I’ve decided to do this on a daily basis now and not once per week. It’s just too much fun for just once per week. This next all time LA Dodger bum created a lot of buzz back in the day. He was once a teammate of Jose Offerman. This player was a highly touted draft pick who came up through the minor league system propelled by a career fueled by hype alone. He was minor league player of the year, Pacific Coast league all-star and MVP, and complete and utter flop. This brings us to the number 9 all time LA Dodger Bum……. Billy Ashley
Billy Ashley was originally from Trenton, Michigan and drafted right out of high school at age 18 in the third round of the 1988 draft by the Dodgers. From 1988-1991 Ashley advanced through the Minor League ranks pretty quickly despite not playing very well. Ashley played for the Gulf Coast Dodgers, Bakersfield, and then Vero Beach. Finally for some unknown reason the Dodgers moved him up to double AA ball San Antonio. No one knew why considering he never hit higher than .252 or hit more than 9 home runs in his first three years in the minor leagues.
The Dodgers just couldn’t ignore all of the misguided hype surrounding this guy, and in 1992 Ashley finally showed some kind of skill as he hit 24 home runs in San Antonio that year while putting up a line of .279/.317/.534. The Dodgers called him up to the big club for some unknown reason, and that is where Ashley really flopped.
In 1992 Ashley was pathetic, putting up a paltry line of .221/.260/.337 in 29 games and 95 at bats. Ashley, for all the hype of him being a big power guy, only hit two home runs and drove in a mere six runs in those 95 wasted at bats. After Ashley laid an egg in left field, the Dodgers decided that he needed MORE seasoning. That’s right, that’s what the problem was with him! Not that he had absolutely no talent in any way whatsoever. NO. It was he needed more time down in the minors. So over the next two years, Ashley played for the then Albuquerque Dukes. While only playing a handful of games at the big league level from 1993-1994.
So in 1993 Ashley had a good year in Albuquerque, hitting 26 home runs, and 100 RBI. His line at AAA was .297/.344/.539, and was named as a PCL all-star. He was given a token September call up, and again played terrible. In only 14 at bats, he was 9 for 37 for with an avg. of .243, and he didn’t hit one home run or drive in any runs.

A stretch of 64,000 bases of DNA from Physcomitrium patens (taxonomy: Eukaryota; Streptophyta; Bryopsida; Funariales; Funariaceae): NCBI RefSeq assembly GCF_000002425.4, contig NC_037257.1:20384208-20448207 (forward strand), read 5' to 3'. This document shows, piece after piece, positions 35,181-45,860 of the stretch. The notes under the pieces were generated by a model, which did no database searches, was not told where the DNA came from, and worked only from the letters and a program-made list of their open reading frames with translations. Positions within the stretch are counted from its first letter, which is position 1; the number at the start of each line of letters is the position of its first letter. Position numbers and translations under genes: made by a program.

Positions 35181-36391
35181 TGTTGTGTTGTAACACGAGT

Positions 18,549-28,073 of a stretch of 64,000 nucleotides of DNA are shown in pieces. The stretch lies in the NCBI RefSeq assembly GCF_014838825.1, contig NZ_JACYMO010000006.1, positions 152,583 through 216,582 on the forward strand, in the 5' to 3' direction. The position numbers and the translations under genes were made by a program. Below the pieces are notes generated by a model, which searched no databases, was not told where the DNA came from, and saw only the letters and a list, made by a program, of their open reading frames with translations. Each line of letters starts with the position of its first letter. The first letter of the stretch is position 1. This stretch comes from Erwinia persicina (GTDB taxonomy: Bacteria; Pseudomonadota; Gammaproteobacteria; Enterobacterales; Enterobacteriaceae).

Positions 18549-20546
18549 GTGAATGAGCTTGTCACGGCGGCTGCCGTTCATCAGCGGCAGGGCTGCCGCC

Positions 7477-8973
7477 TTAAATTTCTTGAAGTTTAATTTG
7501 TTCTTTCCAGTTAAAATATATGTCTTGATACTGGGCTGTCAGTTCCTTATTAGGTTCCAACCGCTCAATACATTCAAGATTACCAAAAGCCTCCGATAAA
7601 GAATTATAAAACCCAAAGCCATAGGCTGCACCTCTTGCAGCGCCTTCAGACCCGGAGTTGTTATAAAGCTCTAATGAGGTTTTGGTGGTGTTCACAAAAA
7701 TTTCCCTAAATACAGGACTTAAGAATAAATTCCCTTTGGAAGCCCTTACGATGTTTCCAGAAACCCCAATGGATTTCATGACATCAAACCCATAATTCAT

Finally in 1994, Ashley had by far his best minor league season. He hit 37 home runs and 105 RBI, with a line of .345/428/.701, and an OPS of 1.129, this earned him MVP honors for the Pacific Coast League. No one knew what caused this breakout season, but we knew it wouldn’t last once he got back to the majors. It didn’t.
Ashley was a big man at 6’7 and 220 pounds. The right hander was big and lean, but he could not hit a breaking ball to save his life. Often he would lose his grip on the bat when a breaking ball was pitched to him. His bat would fling several rows up into the stands.
After Ashley only had six fruitless at bats with the Dodgers in 1994, they decided it was his time. In 1995 the Dodgers threw Ashley into the water, but unfortunately he didn’t know how to swim. Ashley was a full time player in left field in 1995. It was now or never for him. He chose never.
Over the next three seasons, Ashley played some left field and lived on the Dodgers bench either as a pinch hitter or just plain riding the pine. He consistently struck out, and played terrible defense. Every year of his major league career he had more whiffs than hits.
In 95, he hit .237/.320/.372 in 81 games, and in 215 at bats he only hit 8 home runs and drove in 27 runs while whiffing 88 times and only collecting 51 hits.
In 1996, Ashley played in 71 games, and got 110 at bats. That year he barely reached the Mendoza line, batting .200/.331/.482 with 9 home runs, and 25 RBI. Ashley had 22 hits and 44 whiffs that season.
In 1997, Ashley’s final year with the Dodgers, he played in 71 games again, getting 131 at bats. He was predictably awful, hitting .244/.293./435 with 6 home runs and 19 RBIs. Once again he had more strikeouts than hits with 46 whiffs and only 32 hits.
The Dodgers even tried sending him back down to Albuquerque for a short time. The Dodgers had already tried that with him, but they were desperate at this point. Nothing seemed to work with Ashley, and finally he was released before the 1998 season.
The Red Sox foolishly signed him, he played most of the season for the Pawtucket AAA team, but did get in 13 games with the Red Sox. This was his final season in the majors. He only had 24 at bats for the Red Sox and hit three home runs. On July 3, of 1998, Ashley had his last hurrah in the majors, going 3 for 4 with a grand slam home run.
He spent 1999 with the Toledo Mud Hens of the Detroit Tigers organization. Ashley continued to play in the minors through the 2001 season before retiring.
Ashley hit 172 home runs in the minor leagues, and was a .277 hitter, but he couldn’t translate that into Major League success. For all his touted power, Ashley only hit 28 Major League home runs, and his career line was .233/.307/.409. Ashley had 144 hits and 236 strikeouts.
Ashley is currently trying to make it as an actor. He is starring in a FOX reality channel TV series called Househusbands of Hollywood.
Too bad Ashley couldn’t act up a few more hits in the MLB. He was truly one of the biggest failed prospects the Dodgers have ever had and our number nine LA Dodger Bum of all time.